As Saints fans, we’ve learned the hard way NOTHING is guaranteed in the postseason. No game is automatic. Everyone is 0-0. Time to chase another Lombardi Trophy!
I woke up very discouraged today thinking about the New Orleans Saints’ performance as their nine-game winning streak came to an alarming halt Sunday afternoon in Philadelphia.
With a chance to lock up their fourth straight NFC South title, their lack of urgency was startling, and they found themselves in an insurmountable 17-0 hole at halftime. In contrast, the Eagles played smart, sound football with rookie quarterback Jalen Hurts making his first NFL start. Philadelphia is barely in the playoff hunt, but the Eagles manhandled the Saints in the trenches, won the turnover battle and were simply the better team.
Saints No Longer Control Their Own Destiny
With this 24-21 upset, the Green Bay Packers are now in the driver’s seat for the No. 1 seed in the NFC. This was exactly the position the Saints were in last season after their head-to-head loss to San Francisco and clunker to 1-7 Atlanta. So this could be their devastating clunker. But the reigning Super Bowl champions are coming to town next, and the Chiefs are riding high at 12-1 this season.
So what do the Saints focus on as they try to rebound?
Taysom Hill’s ball security. Hill has fumbled 10 times this season, losing five of them. He’s made some great throws, like Sunday’s 37-yard touchdown to Emmanuel Sanders – but the bottom line is Hill often holds the ball too long, and it showed with five sacks in Philadelphia and the interception on a screen pass attempt. This must improve regardless of whether Hill or Brees starts under center, as Kansas City (like New Orleans) has 20 takeaways this season. The Saints’ best chance to win is to keep Patrick Mahomes on the sideline as much as humanly possible.
Run defense. If Jalen Hurts was supposed to be a “warmup” for Mahomes and his plethora of weapons, the Saints failed miserably. Hurts racked up 167 passing yards and a touchdown, along with 100 rushing yards. Miles Sanders amassed 115 yards and two scores, including an 82-yard rush in the first half. The defense looked confused and off balance before halftime, allowing the Eagles to score a TD on 4th down, and their only failed red-zone attempt came on a missed field goal that limited the carnage to 17-0. The defense stiffened in the second half, even forcing a Hurts fumble late, but it wasn’t nearly enough. The Chiefs actually committed four turnovers Sunday at Miami, so the Saints defense must return to its opportunistic ways if they want to pull an upset of their own.
Kicking woes. Three missed field goals in two games for Wil Lutz is almost unheard of. And we might not be complaining about the Saints’ wasting time huddling on offense late in the fourth quarter if they only trailed by one possession instead of two. The game hadn’t gotten away from the Saints yet when Lutz missed his 45-yard kick Sunday – the defense had just stymied the Eagles on downs after an 8-minute drive. We’ll see how Sean Payton and the Saints address this in practice this week because Lutz had been so dominant early in the season, making his current slump especially discouraging.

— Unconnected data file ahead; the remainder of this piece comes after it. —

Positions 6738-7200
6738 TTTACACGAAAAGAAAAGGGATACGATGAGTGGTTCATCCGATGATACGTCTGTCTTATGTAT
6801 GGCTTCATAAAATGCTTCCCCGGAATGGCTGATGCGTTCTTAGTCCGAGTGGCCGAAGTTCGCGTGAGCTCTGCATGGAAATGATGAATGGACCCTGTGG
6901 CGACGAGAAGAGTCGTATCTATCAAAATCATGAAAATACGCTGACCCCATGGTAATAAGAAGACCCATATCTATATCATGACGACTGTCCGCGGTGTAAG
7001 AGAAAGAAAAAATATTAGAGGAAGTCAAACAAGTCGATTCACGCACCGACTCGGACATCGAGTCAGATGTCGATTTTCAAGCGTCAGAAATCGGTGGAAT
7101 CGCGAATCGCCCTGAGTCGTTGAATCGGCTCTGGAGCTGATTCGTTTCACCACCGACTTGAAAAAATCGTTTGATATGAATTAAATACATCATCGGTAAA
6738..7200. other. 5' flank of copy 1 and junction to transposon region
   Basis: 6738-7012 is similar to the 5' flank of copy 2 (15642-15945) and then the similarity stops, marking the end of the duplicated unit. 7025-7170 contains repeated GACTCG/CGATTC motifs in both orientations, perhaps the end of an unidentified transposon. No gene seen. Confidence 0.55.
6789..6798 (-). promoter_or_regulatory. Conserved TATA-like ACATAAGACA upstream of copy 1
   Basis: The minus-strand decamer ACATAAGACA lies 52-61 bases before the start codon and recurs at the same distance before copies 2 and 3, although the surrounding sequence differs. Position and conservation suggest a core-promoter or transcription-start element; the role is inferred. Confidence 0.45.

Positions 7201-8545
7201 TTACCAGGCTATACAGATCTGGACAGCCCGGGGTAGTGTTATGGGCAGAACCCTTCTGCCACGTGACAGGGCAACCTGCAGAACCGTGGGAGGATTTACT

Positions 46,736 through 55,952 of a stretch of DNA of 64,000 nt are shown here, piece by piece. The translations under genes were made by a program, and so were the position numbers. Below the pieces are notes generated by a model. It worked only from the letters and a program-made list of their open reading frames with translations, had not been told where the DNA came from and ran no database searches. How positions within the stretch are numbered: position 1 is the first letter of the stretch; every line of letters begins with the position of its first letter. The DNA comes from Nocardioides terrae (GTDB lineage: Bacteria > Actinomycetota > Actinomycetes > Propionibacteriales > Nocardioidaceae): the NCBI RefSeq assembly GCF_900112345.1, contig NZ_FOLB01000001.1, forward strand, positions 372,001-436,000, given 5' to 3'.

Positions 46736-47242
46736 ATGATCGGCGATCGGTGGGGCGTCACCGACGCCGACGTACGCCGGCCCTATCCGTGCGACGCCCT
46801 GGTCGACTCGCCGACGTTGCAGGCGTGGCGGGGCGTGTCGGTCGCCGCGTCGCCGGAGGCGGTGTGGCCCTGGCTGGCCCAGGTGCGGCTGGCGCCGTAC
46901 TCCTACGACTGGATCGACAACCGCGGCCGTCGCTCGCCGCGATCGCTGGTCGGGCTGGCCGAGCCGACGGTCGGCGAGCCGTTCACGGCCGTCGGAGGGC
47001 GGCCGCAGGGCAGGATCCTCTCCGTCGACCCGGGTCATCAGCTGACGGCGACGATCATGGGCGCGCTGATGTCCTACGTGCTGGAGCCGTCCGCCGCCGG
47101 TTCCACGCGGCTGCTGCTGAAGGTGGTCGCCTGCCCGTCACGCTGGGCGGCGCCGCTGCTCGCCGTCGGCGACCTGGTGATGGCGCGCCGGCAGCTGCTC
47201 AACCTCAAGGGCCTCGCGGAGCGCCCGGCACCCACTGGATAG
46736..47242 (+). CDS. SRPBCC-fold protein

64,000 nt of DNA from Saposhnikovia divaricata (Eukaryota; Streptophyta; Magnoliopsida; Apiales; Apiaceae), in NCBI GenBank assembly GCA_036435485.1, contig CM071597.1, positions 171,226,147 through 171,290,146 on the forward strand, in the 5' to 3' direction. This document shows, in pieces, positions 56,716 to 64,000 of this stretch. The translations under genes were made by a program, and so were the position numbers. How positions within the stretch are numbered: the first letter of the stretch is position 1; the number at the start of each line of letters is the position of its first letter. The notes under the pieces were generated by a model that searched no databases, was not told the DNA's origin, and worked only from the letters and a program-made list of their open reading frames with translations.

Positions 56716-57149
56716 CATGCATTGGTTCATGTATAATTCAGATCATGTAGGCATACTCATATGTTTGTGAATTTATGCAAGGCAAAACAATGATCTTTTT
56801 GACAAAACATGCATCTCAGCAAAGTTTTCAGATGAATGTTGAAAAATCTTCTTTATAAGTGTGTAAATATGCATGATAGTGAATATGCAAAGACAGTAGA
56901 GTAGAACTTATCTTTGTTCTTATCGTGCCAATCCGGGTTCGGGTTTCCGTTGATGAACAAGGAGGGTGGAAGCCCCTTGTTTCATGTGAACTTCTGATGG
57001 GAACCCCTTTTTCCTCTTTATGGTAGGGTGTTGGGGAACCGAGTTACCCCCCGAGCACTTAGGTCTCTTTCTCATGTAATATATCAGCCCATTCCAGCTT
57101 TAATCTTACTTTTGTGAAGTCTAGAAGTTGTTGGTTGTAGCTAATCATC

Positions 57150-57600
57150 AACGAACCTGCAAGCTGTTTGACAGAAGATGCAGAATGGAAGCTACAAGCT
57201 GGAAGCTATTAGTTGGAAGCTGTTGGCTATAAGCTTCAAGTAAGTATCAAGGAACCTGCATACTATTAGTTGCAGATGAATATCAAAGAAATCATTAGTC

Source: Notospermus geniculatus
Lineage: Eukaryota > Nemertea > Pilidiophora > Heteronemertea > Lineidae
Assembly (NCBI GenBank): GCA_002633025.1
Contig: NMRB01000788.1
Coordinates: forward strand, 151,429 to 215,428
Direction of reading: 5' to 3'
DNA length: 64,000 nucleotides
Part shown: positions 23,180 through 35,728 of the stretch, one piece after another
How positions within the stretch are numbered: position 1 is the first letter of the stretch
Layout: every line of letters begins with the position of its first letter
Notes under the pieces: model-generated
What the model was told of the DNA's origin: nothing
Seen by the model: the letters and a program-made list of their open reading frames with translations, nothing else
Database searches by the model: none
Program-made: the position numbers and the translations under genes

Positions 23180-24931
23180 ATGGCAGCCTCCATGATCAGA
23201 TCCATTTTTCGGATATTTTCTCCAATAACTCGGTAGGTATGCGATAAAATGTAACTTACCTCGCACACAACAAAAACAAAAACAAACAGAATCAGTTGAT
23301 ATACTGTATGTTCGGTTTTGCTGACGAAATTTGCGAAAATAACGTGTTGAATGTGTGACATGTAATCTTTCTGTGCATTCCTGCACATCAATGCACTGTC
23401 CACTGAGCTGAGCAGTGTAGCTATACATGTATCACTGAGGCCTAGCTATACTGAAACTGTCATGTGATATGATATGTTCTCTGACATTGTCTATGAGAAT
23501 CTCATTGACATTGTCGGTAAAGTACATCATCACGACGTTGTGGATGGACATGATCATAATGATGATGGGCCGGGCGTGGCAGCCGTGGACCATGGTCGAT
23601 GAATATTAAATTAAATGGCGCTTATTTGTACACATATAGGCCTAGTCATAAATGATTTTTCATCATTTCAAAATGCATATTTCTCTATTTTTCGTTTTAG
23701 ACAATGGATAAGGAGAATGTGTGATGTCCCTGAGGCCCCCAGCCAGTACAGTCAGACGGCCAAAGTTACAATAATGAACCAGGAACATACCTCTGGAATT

Where Things Stand with 3 Games to Go
The Saints are in the playoffs, that’s a given. But two of their next three games are against teams in the playoff hunt – vs. Kansas City (Dec. 20, 3:25 p.m. CT), vs. Minnesota (Dec. 25, 3:30 p.m. CT) – before the season finale Jan. 3 at Carolina (Jan. 3, noon CT). All they need is one more win (or one more Tampa Bay loss) to clinch the NFC South and assure at least one home playoff game.
But the No. 1 seed is much harder now – the Saints must win out and hope for a Packers loss along the way. Green Bay’s schedule is more favorable: Dec. 19 vs. Carolina; Dec. 27 vs. Tennessee; Jan. 3 at Chicago. That’s a 19-20 (.487) combined opponent record vs. the Saints’ challenge of 22-17 (.564). Tennessee is in a dogfight with the Colts atop the AFC South, so the Titans at Packers on Sunday Night Football will be a game Saints fans could be keenly interested in.
However, the Saints can’t be happy needing help to get back to the top seed. And they have no one to blame but themselves.
There’s hardly an opponent the New Orleans Saints enjoy beating more than the NFC South rival Atlanta Falcons, especially with a chance to clinch a playoff berth. Two weeks after sacking Matt Ryan eight times in New Orleans, the Saints escaped Atlanta with their eighth sweep of the “Dirty Birds” since 2006, after a 21-16 victory that was entirely too close for comfort – though if you stop to think about it, it shouldn’t have been that close.
The Saints were ahead 21-9 early in the fourth quarter. The defense hadn’t allowed a touchdown in 14 straight quarters and had just forced a Matt Ryan fumble at the Atlanta 18-yard line. So Hill and the offense had a chance to pad their lead with at least a field goal. A touchdown might have put the game out of reach the way the defense was dominating yet again.
But instead, trying to avoid a sack, Hill fumbled the ball away – and the Falcons marched down the field 85 yards for a touchdown. How amazing it would have been to keep Atlanta out of the end zone for both games! But getting the win was far more important, as the defense had to step up twice more to finish it off – again in the red zone and finally on a Hail Mary as time expired.
The Saints haven’t to win a heart attack-style game since a 3-point win at Chicago way back on Nov. 1. So what 3 things did we learn from this win that turned into a nail-biter?
Can you believe Sean Payton and the Saints are 8-0 without Drew Brees the past two seasons? Brees is eligible to return in Week 14 at Philadelphia, but it’s certainly not definite. The Eagles are in an identity crisis, so I’d say let Hill go one more week, and focus on a potential Brees return for the marquee matchup Dec. 20 against the 11-1 Kansas City Chiefs. The Saints will need their full arsenal if they want to win that one.